• Is Australia Right to Invest in Coal?

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Is Australia Right to Invest in Coal?

Jan 24 2017

Earlier this month, the Australian minister for resources touted a new study which he claimed proved that updating coal power technology could curb emissions by up to 27%. Such a reduction would go a long way to achieving Australia’s long term goal (as agreed upon at last year’s climate change talks in Paris) of bringing emissions down 28% by 2030.

However, critics of the minister argue that the data has been misinterpreted, with any switch to cleaner coal technologies generating a maximum of 12% reduction. What’s more, they claim that persisting with coal when there are cleaner, greener and cheaper forms of energy generation available, makes absolutely no environmental or economic sense in the long term.

Misinterpretation of the raw data

Despite announcing its intention to tax carbon pollution and bring down emissions as long ago as 2008, Australia has rigidly stuck to coal as its chief energy generation method. This latest study was commissioned by Matt Canavan, the nation’s minister for resources, and undertaken by the Department of Industry, Innovation and Science. It was conducted in order to shed some light on how much more efficient and how less polluting the new “ultra-supercritical” coal technology would prove to be if it was implemented.

On the 17th January, The Australian newspaper reported that the study had found the new technology could bring emissions down by almost as much as the 2030 target, prompting Canavan to champion coal as a viable investment for the future.

“Coal has an important role to play as Australia, and the rest of the world, reduce carbon dioxide emissions,” he said in a statement. “Australia has the resources to be a low-cost and efficient energy superpower. Access to affordable and reliable power underpins our economy and is the key to long-term jobs in the manufacturing sector.”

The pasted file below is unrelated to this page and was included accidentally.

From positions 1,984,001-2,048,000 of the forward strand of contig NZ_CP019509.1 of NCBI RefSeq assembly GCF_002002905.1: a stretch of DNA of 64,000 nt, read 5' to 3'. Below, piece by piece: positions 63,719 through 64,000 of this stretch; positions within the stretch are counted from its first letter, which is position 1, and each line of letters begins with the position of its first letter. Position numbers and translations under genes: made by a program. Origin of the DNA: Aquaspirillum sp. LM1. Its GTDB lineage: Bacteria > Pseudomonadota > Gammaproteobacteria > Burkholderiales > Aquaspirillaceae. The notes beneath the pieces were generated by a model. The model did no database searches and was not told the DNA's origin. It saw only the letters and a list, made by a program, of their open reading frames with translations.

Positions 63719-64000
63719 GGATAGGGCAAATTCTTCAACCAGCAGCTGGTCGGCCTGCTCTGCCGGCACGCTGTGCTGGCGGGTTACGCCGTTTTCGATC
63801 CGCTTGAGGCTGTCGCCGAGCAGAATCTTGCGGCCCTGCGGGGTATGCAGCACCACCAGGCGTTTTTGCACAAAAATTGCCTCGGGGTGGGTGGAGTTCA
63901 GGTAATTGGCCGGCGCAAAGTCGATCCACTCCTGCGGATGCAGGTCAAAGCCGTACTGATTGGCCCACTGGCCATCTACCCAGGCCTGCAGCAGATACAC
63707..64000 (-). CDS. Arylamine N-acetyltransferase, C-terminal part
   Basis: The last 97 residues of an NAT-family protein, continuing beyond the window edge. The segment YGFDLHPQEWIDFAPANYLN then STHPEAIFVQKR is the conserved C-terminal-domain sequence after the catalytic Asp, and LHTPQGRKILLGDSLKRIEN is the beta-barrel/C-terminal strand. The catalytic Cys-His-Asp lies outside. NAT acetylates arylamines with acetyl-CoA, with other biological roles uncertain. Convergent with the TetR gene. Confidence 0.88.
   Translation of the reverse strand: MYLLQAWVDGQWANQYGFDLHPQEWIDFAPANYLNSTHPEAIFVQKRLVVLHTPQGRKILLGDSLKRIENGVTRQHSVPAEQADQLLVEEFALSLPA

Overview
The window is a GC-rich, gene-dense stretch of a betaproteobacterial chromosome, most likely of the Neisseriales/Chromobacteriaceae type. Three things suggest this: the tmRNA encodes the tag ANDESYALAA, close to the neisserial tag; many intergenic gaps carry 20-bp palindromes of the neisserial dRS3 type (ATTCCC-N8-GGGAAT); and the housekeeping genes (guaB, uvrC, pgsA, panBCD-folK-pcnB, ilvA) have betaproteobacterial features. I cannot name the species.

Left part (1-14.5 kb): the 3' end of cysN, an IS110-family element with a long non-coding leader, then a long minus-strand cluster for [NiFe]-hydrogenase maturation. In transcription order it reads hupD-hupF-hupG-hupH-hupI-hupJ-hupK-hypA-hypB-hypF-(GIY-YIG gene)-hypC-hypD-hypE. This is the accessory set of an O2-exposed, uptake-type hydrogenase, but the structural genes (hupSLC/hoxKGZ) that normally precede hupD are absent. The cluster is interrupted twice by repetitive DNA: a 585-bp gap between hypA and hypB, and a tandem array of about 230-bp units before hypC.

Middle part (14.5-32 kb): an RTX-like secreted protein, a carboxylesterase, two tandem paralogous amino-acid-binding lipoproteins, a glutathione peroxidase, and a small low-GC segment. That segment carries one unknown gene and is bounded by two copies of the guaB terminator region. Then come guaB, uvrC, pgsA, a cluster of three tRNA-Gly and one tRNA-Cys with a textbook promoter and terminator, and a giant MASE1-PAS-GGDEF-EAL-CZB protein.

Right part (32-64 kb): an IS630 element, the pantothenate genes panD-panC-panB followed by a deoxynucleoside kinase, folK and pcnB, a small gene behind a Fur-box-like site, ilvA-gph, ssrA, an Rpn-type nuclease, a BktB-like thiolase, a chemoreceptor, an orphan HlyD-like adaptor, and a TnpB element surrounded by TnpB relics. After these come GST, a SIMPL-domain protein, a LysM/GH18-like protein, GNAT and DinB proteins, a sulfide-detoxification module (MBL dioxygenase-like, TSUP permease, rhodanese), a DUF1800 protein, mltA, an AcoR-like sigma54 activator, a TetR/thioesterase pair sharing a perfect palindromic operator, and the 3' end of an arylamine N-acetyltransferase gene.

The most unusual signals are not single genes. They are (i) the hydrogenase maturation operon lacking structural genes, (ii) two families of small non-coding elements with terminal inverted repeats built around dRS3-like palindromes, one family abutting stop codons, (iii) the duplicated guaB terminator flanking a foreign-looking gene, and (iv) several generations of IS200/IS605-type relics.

However, an analysis of the study reveals even if the incredibly expensive and time-consuming upgrades were to be pursued, the new technology would only reduce emissions by a maximum of 12%.

Renewables the only feasible option

Since electricity only accounts for less than a third of Australia’s total emissions, the coal stations which produce the power for its electrical grid would necessarily have to be brought down to zero emissions in order to meet that 2030 goal.

Therefore, investing in a new form of coal energy generation (no matter how much more environmentally-friendly it is) would never achieve zero emissions and as such cannot be seen as a sensible investment option.

This becomes particularly true when you take into account the fact that almost all solar and wind farms are now more affordable than the new coal technology – and produce none of the pollution. With that in mind, it seems nonsensical for Canavan to continue to neglect renewables in favour of the antiquated, ultra-polluting coal technology Australia has clung to for so many years.

“For a government that has been so vocal about not picking winners, the Turnbull government seems to be very comfortable picking coal as Australia’s future energy source,” said Mark Butler, the climate change and energy minister for Labor.

“The latest intervention by Minister Canavan trumpeting coal isn’t about securing a reliable and affordable energy future; at its core it is just the latest ideological attack on renewables by a government desperate to draw attention away from the fact it has no plan on energy and climate.”

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